Pros of a Sole Proprietorship:

  • Low-cost formation and maintenance

Cons of a Sole Proprietorship:

  • You, personally, are held completely liable for any debts and liabilities
  • Lawsuits will be filed against you
  • No professional branding and credibility 
  • Limited growth potential
  • No tax benefits


A partnership is very similar to a Sole Proprietorship, the difference is that it’s an option for two or more freelancers working together. 

Also recommended for low-profit business ventures. 

Pros of a Partnership:

  • An official partnership agreement is not required
  • Low-cost formation and maintenance 

Cons of a Partnership:

  • No official division of ownership, investment, authority 
  • Owners don’t have limited liability – you’re liable for both your and your business partners debt, no matter who accumulated it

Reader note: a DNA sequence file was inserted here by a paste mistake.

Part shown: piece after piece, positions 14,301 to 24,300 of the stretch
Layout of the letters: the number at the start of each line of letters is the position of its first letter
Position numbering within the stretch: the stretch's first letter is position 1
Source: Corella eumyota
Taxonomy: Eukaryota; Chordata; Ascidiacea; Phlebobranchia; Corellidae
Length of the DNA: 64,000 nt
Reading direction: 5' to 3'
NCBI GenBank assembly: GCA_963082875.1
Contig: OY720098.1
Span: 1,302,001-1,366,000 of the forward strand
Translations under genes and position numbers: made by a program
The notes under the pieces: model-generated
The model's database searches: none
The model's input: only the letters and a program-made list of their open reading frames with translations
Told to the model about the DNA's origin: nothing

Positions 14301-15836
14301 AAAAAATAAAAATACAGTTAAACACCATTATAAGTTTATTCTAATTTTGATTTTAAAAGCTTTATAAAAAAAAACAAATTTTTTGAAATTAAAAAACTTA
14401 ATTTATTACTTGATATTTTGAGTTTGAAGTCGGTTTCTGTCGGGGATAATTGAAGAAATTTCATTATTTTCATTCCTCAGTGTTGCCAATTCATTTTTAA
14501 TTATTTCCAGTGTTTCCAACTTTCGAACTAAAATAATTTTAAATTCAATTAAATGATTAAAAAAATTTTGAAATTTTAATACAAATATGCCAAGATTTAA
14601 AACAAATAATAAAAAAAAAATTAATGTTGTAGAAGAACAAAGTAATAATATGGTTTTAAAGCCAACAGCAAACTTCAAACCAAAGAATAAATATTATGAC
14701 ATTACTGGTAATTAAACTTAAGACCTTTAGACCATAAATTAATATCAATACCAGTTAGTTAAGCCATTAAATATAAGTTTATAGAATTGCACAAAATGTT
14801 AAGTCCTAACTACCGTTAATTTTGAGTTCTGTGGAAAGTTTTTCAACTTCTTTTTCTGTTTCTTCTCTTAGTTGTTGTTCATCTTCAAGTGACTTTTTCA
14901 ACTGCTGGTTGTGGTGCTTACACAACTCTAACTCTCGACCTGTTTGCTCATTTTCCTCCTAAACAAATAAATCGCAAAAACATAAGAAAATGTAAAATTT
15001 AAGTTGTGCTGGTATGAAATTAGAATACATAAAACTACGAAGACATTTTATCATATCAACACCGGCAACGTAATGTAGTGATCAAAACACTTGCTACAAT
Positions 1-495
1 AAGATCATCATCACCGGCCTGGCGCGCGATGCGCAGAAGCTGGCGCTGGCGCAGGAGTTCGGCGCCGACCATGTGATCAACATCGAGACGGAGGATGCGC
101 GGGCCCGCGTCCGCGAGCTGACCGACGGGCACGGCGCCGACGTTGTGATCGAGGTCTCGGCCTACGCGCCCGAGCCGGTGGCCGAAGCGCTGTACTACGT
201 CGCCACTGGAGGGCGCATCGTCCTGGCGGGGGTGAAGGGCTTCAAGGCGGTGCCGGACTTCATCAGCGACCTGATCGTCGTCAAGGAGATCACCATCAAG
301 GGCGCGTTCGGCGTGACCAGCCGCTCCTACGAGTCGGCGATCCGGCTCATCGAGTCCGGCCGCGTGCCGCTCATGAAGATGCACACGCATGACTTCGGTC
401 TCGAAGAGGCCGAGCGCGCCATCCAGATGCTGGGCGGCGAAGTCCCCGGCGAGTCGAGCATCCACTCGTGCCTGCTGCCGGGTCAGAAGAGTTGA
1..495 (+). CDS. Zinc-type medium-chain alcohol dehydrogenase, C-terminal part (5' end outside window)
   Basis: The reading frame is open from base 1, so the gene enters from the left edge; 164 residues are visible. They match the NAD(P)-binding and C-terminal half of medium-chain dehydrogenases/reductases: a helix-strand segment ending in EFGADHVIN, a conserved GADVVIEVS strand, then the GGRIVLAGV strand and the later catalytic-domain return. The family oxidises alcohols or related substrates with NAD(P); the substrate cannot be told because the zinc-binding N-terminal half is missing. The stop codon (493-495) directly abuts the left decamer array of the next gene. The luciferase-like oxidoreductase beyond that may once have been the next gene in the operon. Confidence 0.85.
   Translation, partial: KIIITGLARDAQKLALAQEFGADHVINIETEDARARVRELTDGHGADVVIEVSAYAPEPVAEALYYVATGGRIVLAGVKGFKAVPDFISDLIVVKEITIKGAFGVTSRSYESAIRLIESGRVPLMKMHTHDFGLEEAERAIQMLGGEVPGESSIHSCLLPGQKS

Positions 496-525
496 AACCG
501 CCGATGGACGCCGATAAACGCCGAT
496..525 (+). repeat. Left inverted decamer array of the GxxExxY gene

• No tax benefits
  • No professional branding and credibility
  • Limited growth potential

Limited Liability Company (LLC)

The middle ground between a sole proprietorship and a corporation… An LLC is a perfect hybrid. 

This is the most popular option for freelancers and digital entrepreneurs. It offers the most flexibility, tax efficiency, and gives you the benefit of liability protection. An LLC will protect your personal assets in case of a lawsuit or accumulated business debt. 

An LLC is recommended for businesses that are planning to expand and increase profits. The best and most popular option for most businesses.

Pros of an LLC

  • Low-cost formation and maintenance
  • Personal liability protection
  • Tax benefits 
  • Growth potential
  • Credibility and consumer trust

Cons of an LLC

  • More paperwork than a Sole Proprietorship or a Partnership

What Does Limited Liability Mean?

As a business owner, limited liability will protect you when things don’t go as planned with your business. For example, accounting liabilities might include things like tax payments, debts, fines. Legal liabilities might include things like damages and punishment for negligence and mismanagement. 

In business, limited liability means that your business is treated as a separate entity from you. 

Limited Liability Doesn’t Make You Invincible

There are several circumstances under which you will become personally liable. 

Misuse of Funds